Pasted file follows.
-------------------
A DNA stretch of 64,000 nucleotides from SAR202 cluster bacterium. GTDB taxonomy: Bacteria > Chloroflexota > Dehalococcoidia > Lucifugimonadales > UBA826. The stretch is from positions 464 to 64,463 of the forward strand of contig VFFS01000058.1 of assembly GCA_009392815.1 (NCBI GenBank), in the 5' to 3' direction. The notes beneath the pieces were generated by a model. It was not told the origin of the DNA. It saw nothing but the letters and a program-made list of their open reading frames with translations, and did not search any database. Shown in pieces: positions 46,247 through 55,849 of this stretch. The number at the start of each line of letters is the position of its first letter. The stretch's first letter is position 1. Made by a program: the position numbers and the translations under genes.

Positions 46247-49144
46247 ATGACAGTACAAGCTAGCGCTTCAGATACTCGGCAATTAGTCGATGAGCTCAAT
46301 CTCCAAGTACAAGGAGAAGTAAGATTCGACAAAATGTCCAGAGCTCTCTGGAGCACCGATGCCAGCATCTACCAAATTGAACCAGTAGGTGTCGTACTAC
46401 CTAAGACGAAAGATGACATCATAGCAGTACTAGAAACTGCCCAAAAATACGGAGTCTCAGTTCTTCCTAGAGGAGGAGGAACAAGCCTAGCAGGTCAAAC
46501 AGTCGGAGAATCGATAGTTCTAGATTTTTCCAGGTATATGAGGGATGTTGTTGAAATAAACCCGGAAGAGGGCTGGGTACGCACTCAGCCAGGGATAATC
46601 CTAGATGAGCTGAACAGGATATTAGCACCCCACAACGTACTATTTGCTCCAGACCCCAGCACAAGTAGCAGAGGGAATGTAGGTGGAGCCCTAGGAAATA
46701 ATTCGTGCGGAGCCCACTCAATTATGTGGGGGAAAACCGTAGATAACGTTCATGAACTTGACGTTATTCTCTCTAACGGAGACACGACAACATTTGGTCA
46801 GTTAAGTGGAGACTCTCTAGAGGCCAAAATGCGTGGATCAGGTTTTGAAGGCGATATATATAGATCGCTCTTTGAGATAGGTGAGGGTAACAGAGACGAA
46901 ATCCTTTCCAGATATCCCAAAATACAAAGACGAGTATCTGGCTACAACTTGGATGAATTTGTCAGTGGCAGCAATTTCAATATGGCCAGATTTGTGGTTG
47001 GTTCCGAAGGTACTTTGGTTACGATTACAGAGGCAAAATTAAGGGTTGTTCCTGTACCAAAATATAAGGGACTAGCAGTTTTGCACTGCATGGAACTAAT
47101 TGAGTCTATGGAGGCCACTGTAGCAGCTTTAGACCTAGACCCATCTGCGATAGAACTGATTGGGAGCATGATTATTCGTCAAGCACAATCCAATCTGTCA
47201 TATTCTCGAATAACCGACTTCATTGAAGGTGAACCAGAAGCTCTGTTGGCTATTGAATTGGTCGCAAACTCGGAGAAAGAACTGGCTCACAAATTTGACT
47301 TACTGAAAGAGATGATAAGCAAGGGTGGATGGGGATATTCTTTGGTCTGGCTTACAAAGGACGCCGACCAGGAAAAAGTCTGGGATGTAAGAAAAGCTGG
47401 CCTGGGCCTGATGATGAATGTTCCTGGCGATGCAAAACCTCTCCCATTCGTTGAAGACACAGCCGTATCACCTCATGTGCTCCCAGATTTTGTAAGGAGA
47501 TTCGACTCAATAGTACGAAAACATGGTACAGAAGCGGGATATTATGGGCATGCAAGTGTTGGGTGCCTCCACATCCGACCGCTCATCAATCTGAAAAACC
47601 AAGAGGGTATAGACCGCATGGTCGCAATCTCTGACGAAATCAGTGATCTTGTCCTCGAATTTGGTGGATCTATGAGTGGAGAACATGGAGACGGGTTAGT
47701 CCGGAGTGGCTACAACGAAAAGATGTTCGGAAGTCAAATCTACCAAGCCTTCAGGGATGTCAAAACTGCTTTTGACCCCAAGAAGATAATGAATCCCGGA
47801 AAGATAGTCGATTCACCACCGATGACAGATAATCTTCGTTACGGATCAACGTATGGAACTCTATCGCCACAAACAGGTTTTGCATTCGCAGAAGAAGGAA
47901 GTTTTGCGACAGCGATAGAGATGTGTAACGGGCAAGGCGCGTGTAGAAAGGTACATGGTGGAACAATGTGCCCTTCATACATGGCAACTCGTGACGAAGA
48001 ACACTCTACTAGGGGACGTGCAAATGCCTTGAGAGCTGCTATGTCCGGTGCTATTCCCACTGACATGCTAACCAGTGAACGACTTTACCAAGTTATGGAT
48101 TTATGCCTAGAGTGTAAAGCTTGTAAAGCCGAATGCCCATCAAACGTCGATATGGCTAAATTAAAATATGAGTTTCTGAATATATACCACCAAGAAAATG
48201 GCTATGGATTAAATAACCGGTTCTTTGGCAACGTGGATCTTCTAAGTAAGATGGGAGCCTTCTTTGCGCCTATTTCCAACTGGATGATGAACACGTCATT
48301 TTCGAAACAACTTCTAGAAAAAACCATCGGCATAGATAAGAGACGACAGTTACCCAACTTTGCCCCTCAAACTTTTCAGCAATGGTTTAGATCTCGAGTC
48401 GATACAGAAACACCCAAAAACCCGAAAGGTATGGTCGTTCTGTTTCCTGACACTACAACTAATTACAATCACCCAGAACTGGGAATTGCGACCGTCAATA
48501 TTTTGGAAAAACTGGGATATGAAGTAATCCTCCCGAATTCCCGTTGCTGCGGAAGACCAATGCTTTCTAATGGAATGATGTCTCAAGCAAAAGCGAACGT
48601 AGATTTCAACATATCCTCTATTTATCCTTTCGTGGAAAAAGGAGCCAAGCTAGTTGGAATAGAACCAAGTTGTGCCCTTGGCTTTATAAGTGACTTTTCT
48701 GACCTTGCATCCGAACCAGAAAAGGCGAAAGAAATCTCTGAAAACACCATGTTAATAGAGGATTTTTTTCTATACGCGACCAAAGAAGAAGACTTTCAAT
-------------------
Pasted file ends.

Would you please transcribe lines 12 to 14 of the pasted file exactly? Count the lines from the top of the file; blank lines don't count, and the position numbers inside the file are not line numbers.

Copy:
47101 TGAGTCTATGGAGGCCACTGTAGCAGCTTTAGACCTAGACCCATCTGCGATAGAACTGATTGGGAGCATGATTATTCGTCAAGCACAATCCAATCTGTCA
47201 TATTCTCGAATAACCGACTTCATTGAAGGTGAACCAGAAGCTCTGTTGGCTATTGAATTGGTCGCAAACTCGGAGAAAGAACTGGCTCACAAATTTGACT
47301 TACTGAAAGAGATGATAAGCAAGGGTGGATGGGGATATTCTTTGGTCTGGCTTACAAAGGACGCCGACCAGGAAAAAGTCTGGGATGTAAGAAAAGCTGG